The first Sukhoi Superjet 100 destined for the new regional division of Russia’s UTair rolled out of its paint hangar at Spektr-Avia in Ulyanovsk, Russia, on May 29. Scheduled for delivery to UTair Express by early this month, the airplane features a special livery developed by UTair Group and Sukhoi Civil Aircraft. Featuring bright folk patterns in the traditional Russian style, the paint job took more than 120 gallons of enamel and 3,600 feet of stencil to complete.
Efforts by Iraq’s embattled Prime Minister Nouri Al-Maliki to urgently acquire combat aircraft to assist with the battle against Isis rebels have already born fruit in the form of Sukhoi Su-25 “Frogfoot” attack aircraft from Russia and Iran.
Aeroflot accepted its tenth Sukhoi Superjet SSJ100 on June 26 in the so-called Full version, Sukhoi Civil Aircraft (SCAC) announced on Monday, thereby completing the transition of the fleet from 10 SSJ100 Lights, all of which the Russian flag carrier has returned.
A prototype of the Sukhoi T-50 Russian fighter caught fire while landing at the Zhukovsky test base near Moscow on June 10. First reports about the mishap surfaced on local radio stations broadcasting road traffic incidents, when the fifth-generation warplane was seen trailing smoke on the approach. It was Bort number 55, the fifth and most recent T-50 prototype, which made its first flight on Oct. 27, 2013.
Russia’s Sukhoi Civil Aircraft has long claimed its Superjet 100 offers a level of technical sophistication that surpasses that of any Western regional jet on the market. Now, a new funding system state-controlled Vnesheconombank (VEB) devised with Sukhoi to support export sales of the Superjet 100 promises to place the Russian regional jet on equal footing with Western models in terms of financing cost as well, according to VEB deputy chairman Alexander Ivanov.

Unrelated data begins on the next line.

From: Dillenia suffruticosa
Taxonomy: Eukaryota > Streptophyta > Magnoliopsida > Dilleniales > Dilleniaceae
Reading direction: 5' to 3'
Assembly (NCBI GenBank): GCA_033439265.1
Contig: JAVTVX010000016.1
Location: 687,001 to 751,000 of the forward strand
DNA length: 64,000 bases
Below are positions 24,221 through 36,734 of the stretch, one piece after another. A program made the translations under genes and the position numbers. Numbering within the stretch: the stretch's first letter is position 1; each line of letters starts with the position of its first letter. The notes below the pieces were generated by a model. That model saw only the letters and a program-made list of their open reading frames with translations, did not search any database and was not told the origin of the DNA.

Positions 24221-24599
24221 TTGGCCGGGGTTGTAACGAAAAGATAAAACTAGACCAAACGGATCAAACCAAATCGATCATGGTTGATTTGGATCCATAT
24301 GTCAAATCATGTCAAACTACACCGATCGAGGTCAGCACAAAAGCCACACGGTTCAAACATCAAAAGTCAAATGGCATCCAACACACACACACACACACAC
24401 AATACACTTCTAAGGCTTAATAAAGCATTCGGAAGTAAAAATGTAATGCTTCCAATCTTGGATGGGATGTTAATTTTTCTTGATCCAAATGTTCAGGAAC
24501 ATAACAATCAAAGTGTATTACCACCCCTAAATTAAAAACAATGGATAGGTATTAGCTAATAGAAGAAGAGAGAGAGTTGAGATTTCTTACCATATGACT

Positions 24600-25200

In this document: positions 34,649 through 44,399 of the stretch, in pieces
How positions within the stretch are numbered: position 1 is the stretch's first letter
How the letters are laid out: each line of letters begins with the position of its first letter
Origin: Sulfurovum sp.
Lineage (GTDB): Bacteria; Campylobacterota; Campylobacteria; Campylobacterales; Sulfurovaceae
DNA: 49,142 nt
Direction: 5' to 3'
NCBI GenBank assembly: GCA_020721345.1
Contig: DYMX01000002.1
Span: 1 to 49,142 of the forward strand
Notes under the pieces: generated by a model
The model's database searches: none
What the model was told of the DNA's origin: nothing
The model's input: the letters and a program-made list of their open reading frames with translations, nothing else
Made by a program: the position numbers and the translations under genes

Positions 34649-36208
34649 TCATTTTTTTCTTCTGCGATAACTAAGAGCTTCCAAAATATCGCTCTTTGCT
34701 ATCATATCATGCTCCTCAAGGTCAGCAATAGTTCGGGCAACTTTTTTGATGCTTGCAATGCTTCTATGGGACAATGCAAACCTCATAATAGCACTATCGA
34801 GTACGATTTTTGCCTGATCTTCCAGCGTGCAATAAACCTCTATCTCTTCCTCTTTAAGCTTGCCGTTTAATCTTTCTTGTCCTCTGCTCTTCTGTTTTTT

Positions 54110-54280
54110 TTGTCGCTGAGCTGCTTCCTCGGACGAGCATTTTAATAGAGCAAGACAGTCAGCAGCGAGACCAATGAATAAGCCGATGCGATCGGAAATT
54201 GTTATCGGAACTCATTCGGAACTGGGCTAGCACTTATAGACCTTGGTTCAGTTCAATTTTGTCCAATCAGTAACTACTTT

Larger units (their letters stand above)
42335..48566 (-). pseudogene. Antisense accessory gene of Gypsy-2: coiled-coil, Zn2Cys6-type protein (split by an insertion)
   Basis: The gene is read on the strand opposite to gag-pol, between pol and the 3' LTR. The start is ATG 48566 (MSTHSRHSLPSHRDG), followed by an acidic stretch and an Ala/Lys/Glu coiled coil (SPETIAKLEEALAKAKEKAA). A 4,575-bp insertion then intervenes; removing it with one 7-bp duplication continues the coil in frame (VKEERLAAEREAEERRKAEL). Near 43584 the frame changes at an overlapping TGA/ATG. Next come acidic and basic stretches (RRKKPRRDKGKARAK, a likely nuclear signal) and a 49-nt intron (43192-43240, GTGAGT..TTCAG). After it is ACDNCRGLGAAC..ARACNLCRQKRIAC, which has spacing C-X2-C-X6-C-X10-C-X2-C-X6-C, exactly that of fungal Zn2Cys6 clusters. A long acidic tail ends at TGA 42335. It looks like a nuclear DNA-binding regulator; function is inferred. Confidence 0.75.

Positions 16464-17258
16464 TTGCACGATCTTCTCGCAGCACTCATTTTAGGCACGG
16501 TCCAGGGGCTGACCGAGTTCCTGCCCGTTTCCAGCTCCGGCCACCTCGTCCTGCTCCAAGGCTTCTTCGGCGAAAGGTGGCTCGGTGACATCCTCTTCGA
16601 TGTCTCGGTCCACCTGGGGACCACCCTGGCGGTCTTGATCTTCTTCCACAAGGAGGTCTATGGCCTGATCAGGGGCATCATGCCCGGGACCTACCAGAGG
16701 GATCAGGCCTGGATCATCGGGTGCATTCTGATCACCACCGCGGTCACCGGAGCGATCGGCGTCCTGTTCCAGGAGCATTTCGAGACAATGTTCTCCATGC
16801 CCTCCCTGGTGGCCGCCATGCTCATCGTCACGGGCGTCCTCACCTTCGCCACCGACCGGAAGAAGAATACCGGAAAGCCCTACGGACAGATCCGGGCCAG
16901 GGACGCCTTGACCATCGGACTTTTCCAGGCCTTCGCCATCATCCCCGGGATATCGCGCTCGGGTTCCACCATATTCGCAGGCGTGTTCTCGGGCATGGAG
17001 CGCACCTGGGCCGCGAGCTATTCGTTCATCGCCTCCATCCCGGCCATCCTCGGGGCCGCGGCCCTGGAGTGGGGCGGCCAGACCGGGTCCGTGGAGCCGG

BBA subsidiary Ontic (Booth No. 7333) has signed its fourth license agreement for military and commercial electronics with Curtiss-Wright, as part of its Extended Life Solutions program. The products–logic modules, smoke detector sensors, power supplies and power converters–are designed for use on the Sikorsky Black Hawk, all variants; the Sukhoi Superjet 100; and Boeing 747, 757 and 767. The products will be transitioned from Curtiss-Wright’s City of Industry, Calif. facility into Ontic’s Chatsworth, Calif. manufacturing center.
Russia’s Irkut Corp. is well known in the Asia Pacific region because of the mighty vectored-thrust Sukhoi Su-30 series multirole fighters in service with Indian and Malaysian air forces, numbering about 200 aircraft. The maker also supplied Su-27UB operational trainers to China; and a number of Asian nations still operate swing-wing MiG-23U trainers and MiG-27 strike aircraft built at the corporation’s manufacturing site in Irkutsk city, western Siberia.
While much of the world’s media attention is focused on China’s indigenous fighter programs, such as the J-10, J-20 and J-21/31, Shenyang continues to develop the “Flanker” series that has been in PLAAF (People’s Liberation Army Air Force) service since 1992. The latest versions to go into production are the J-15 carrier-borne fighter, and the J-16 multirole attack aircraft.
“Our ultimate goal is to make Russian aerospace and financial products competitive in the global market,” Alexander Ivanov, deputy chairman at Vnesheconombank (VEB), told AIN. Ivanov called Sukhoi a “long-standing partner” for his Kremlin-controlled bank, with whom the latter “has spent two years structuring the workable aircraft sales system support.”
For more than a year now the Sukhoi Superjet 100 has been carrying passengers with Indonesia’s PT Sky Aviation and Laos’ Lao Central Airlines. In December the Indonesians accepted their third aircraft and seem happy with the Russian 100-seat twinjet. The second airplane for Lao was ready by mid-summer and even made a public appearance at the MAKS 2013 air show in Moscow, but the aircraft has not yet been delivered to the customer.